% OWNERSHIP IN
QUALIFYING CANADIAN BUSINESS:
# EMPLOYEES IN A YEAR
ANNUAL SALES (C $)
ANNUAL NET INCOME (C $)
NET ASSETS AT YEAR END (C $)
% OWNERSHIP IN
# EMPLOYEES IN 2 OF 5 YEARS
ANNUAL SALES IN 2 OF 5 YEARS
C $ 500,000
C $ 1,000,000
C $ 2,500,000
NET INCOME IN 2 OF 5 YEARS
C $ 50,000
C $ 100,000
C $ 250,000
NET ASSETS IN 2 OF 5 YEARS
C $ 625,000
Note that there is no limitation on the type of business that is necessary
to be a "qualifying business" for business experience purposes.
There appears to be no reason why for example a sole proprietor, or professional
such as a medical doctor who owns and manages a clinic would not meet the
objective tests to qualify in terms of "business experience",
as long as they can demonstrate that they have the "ability to become
economically established in Canada" through their investment and active
management in a qualifying Canadian business. The proposed qualifying Canadian
business should probably therefore fit well the Entrepreneur's background
and capabilities, and address any weaknesses such as language ability,
or unrelated management experience.
Business registration documents, business licenses and proof of income,
sales and assets in the form of business tax returns (or in the case of
a sole proprietor consolidated personal income tax returns) and financial
statements certified by an accountant for the 5 years preceding the application
will continue to be required.
Points Assessment for Entrepreneurs
A pass mark of only 35 is required to qualify.
4. New Skilled Worker Category
This is the immigrant category that is subject to perhaps the most significant
changes, which until recently were being applied retroactively to cases
already in process before the change in the law. The new criteria and pass
mark were initially established so high that critics alleged the Government's
intention was to use the new rules to refuse many cases currently in process
to dramatically reduce the backlog, which is 2 to 3 years at many visa
As anticipated, however, a more realistic pass mark and changes to the
retroactivity provisions were announced by the Minister on September 18,
Who will Qualify?
Under the new regulations, those with higher education (including non-university
trade certification), good command of French or English, and up to 4 years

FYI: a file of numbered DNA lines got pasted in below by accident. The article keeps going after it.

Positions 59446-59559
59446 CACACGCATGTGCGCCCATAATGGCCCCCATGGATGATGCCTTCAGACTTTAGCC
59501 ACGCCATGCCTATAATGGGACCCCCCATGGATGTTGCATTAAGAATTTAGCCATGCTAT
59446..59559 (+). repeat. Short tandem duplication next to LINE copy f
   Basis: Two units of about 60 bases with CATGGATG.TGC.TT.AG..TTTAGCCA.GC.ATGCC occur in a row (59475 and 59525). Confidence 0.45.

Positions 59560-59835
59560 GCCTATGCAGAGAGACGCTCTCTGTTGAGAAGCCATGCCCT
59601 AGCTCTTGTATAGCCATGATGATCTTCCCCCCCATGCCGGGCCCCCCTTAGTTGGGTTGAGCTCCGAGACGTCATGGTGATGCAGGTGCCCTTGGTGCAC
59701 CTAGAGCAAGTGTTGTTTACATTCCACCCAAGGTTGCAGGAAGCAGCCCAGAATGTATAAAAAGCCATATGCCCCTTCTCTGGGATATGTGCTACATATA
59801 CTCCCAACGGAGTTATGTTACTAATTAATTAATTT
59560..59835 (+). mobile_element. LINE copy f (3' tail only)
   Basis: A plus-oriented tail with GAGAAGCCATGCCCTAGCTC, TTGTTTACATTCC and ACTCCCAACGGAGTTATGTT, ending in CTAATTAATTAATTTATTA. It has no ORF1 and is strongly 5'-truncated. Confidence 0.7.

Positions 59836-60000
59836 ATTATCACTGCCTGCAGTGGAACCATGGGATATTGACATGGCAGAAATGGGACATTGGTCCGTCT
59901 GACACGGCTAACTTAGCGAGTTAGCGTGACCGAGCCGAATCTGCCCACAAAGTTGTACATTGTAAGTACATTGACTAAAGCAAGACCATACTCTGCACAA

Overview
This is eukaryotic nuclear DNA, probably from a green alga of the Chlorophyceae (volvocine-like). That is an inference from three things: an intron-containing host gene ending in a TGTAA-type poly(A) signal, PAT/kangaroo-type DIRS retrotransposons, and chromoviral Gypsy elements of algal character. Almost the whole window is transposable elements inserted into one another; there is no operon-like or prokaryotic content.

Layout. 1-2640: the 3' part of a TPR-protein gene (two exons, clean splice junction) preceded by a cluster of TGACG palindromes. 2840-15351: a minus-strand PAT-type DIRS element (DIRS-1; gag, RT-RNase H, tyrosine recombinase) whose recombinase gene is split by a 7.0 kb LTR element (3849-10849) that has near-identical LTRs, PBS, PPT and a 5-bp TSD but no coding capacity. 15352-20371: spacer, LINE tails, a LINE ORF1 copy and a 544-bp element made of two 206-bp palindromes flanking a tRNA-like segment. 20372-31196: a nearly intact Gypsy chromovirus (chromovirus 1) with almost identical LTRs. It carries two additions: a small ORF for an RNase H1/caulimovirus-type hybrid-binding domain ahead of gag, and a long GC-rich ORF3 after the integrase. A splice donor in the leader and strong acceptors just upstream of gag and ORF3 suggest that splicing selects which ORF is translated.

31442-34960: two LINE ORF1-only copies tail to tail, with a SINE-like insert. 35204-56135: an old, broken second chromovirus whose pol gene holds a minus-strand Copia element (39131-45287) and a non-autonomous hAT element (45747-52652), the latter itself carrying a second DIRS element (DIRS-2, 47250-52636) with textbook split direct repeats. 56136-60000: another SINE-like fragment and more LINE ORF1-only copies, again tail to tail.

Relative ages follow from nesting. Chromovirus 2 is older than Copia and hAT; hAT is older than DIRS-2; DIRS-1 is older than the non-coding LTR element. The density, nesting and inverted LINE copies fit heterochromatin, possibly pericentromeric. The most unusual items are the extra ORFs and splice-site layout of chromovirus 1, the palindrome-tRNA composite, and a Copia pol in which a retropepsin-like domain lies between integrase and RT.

work experience currently have a reasonable prospect to qualify for immigration
to Canada in the Skilled Worker category. If the person has a highly educated
spouse, close family in Canada, previous study or work in Canada, or a
job offer in Canada, this will improve their chances immensely.
Minimum available funds
The proposed rules also impose a requirement that the Skilled Worker applicant
provide evidence of sufficient funds for their resettlement in Canada.
Specific minimum amounts are established - Please see Appendix II .
General Occupation List eliminated
Under the previous regulations, skilled worker applicants must have had
at least one year of full-time experience, and be qualified in and intend
to pursue in Canada an occupation on the General Occupations List, last
updated in May 1997. This occupation-based assessment of applications under
the skilled worker category is eliminated under the new regulations.
The proposed regulations open up the possibility of qualifying for permanent
resident status to a large range of professionals that were previously
excluded on the basis of their occupation. Medical doctors and nurses,
for example, are now eligible to apply.
The Canadian Government reserves the right to designate "restricted
occupations", but has indicated they do not intend to establish such
a list, unless a problem arises with a particular profession in future.
The range of available occupations is not completely open, however. The
applicant's occupation must still meet certain minimum skill-level requirements
to obtain credit for the mandatory employment experience factor. For example,
sewing machine repairers, certain commercial truck drivers, etc. will not
meet the occupation skill level requirements to apply, regardless of their
education and language ability, years of work experience or other ties
Essentially, all occupations under the National Occupation Classification
(NOC) with a number code starting with 0, or starting with numbers 1 -
9 followed by a 1, 2, or 3, will be available to accumulate points under
the experience factor for immigration purposes. These occupations have
specific experience and educational requirements associated with them that
still must be met by the applicant.
Attached as Appendix I is a list of all the qualifying occupations broken down by occupation group
categorization. Reference to the NOC is required to check the experience
and education requirements for each occupation.
New Point System
As of September 18, 2003, the new pass mark will be 67 points. Points are
awarded for the following factors: age, language ability, education, work
experience, arranged employment and adaptability.
It is significant that a "personal suitability" assessment, that
is available under the current rules, is no longer part of the criteria.
This means that if you meet the points requirement and the application
is well - documented, the chances of success and possibly a waived interview
are very high - because a subjective assessment by a visa officer at an
interview of "personal suitability" is no longer required.